`Fernando’ was the group’s third chart-topper, an exclusive track that held the key to the success of the No.1 “Greatest Hits” compilation. There was something about the ABBA sound, something undefinable that made their records magical and timeless; there were songs which, for anyone who grew up in the 70s, could conjure up long forgotten memories more vividly than any photograph. There was no doubting the class of `Dancing Queen’ (number one on both sides of the Atlantic), and in only a couple of years, ABBA were Sweden’s biggest export, cultural icons and now rich beyond their wildest dreams. Featuring the “Cabaret”-styled Top 3 smash, `Money, Money, Money’, parent set, ARRIVAL (1976) {*8}, marked the group out as not just a throwaway singles act, although yet another sophisti-pop No.1, `Knowing Me, Knowing You’ (plus tracks `When I Kissed The Teacher’, `My Love, My Life’ and `Tiger’), kept the set in the charts for months to come.
The conveyor-belt of number ones rolled on with `The Name Of The Game’, `Take A Chance On Me’ and multi-million-seller THE ALBUM (1978) {*8}; “Abba – The Movie” was also delivered to coincide with its release. Bolstered by a handful of carefree and confident cuts in `Eagle’, `Thank You For The Music’ and `I’m A Marionette’ (the latter two segued into “The Girl With The Golden Hair – 3 Scenes From A Mini Musical”), ABBA were pop music’s answer to the punk era.
Not featured on the band’s follow-up set, VOULEZ-VOUS (1979) {*7}, `Summer Night City’ stalled at No.5, while Americans didn’t bother to reach into their pockets at all. In the midst of Agnetha and Bjorn’s untimely split and consequential divorce, the album was probably a difficult one to make. However, the shifting tides of the fickle music world saw ABBA maintain an alliance with BEE GEES-styled disco, as the title track (doubled with `Angeleyes’) danced its way into the Top 3. Having already secured further Top 5 smashes, `Chiquitita’ and the cod-disco of `Does Your Mother Know’, their material tended to opt for an MOR sing-a-long approach, as the belated schmaltzy hit, `I Have A Dream’, suggested. Released a few months prior to the song, the Top 3 `Gimme Gimme Gimme (A Man After Midnight)’, became something of an iconic gay tune (soon-to-be included on their “Greatest Hits Vol.2”), while Messrs Vince Clarke and Andy Bell of ERASURE were suitably impressed to record the track for a B-side to 1986 hit, `Oh L’Amour’; incidentally the same synth duo completed a 4-song EP, “Abba-esque”, in homage to their Scandinavian idols.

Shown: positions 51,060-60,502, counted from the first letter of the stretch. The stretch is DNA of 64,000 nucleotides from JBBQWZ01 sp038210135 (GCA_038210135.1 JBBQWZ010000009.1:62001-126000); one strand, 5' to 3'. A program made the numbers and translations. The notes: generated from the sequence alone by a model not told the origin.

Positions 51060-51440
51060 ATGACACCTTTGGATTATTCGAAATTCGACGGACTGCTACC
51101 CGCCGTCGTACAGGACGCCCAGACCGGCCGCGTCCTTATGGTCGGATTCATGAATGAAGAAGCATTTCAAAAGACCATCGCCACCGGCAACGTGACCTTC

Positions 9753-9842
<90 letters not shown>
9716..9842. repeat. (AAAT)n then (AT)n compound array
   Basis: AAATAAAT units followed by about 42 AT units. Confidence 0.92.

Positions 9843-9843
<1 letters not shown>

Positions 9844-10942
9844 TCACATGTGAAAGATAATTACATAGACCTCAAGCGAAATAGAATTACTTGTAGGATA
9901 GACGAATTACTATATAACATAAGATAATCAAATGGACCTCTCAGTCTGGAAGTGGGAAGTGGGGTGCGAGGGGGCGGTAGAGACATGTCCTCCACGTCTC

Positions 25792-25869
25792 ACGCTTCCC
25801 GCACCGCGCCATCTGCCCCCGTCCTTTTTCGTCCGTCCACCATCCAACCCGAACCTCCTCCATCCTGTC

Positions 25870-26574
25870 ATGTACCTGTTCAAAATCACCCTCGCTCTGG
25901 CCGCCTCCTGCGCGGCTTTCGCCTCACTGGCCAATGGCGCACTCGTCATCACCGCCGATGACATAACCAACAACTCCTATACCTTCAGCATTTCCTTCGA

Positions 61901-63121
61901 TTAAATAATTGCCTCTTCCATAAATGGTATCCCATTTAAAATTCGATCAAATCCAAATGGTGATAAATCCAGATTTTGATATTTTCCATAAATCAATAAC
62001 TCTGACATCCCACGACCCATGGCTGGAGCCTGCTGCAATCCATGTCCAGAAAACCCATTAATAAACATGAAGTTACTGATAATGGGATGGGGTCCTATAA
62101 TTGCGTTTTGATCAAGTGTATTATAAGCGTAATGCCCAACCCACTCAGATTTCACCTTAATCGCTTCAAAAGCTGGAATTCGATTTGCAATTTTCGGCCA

Defined by opening salvos, `The Winner Takes It All’ (complete with heartbroken piano chords) and its title track, parent album SUPER TROOPER (1980) {*7} toasted yet more British and European chart-toppers. Pushed out to reach fans not already acquainted with the set, `Lay Your Love On Me’, failed to reach the Top 5 – their first to do so in six years. Like FLEETWOOD MAC, the stormy inter-band relationships in ABBA fuelled their most affecting, poignant work and, as the decade wore on, the sad songs became even sadder; the heartstring-puller `One Of Us’ (spawned from THE VISITORS (1981) {*7}), a perfect example. The album itself spoke volumes of a band in emotional turmoil (Benny and Frida had also split), tracks `When All Is Said And Done’ and `Slipping Through My Fingers’, songs of lost love as powerful as any ever written. Sadly, when the formulaic `Head Over Heels’ failed to crack the Top 20, and the `The Day Before You Came’, plus `Under Attack’ suffered similar fates (the latter two featured on “The Singles – The First Ten Years” compilation), the band hung up their microphones and drifted into solo ventures.
Unmentionable in the style-conscious 80s, the ABBA legend had become almost an industry in itself by the mid-90s. Part of an overall 70s revival, ABBA’s elevation to gurus of “the decade that taste forgot” was fuelled by Australian parody outfit Bjorn Again, as well as a multi-million selling retrospective compilation “Abba Gold”(1992). In the meantime, Benny and Bjorn collaborated in 1984 with Tim Rice on the production of the musical “Chess”. Released as a double-set, the record hit Top 10 status, while it also featured many singers, including MURRAY HEAD, who scored a global smash with `One Night In Bangkok’. To end the year, the pairing of ELAINE PAIGE & BARBARA DICKSON hit the top spot with `I Know Him So Well’. In 1986, both wrote and backed brother/sister duo, Gemini. Solo albums by both AGNETHA FALTSKOG and FRIDA appeared in the 80s and beyond, although the cult of ABBA stretched to new limits when “Mamma Mia” was made into a stage show, and later a film musical, starring Meryl Streep. Compared to subsequent modern-day purist pop groups, ABBA are just in a different class. Thank you for the music.
© MC Strong 1994-2006/GRD / rev-up MCS Sep2013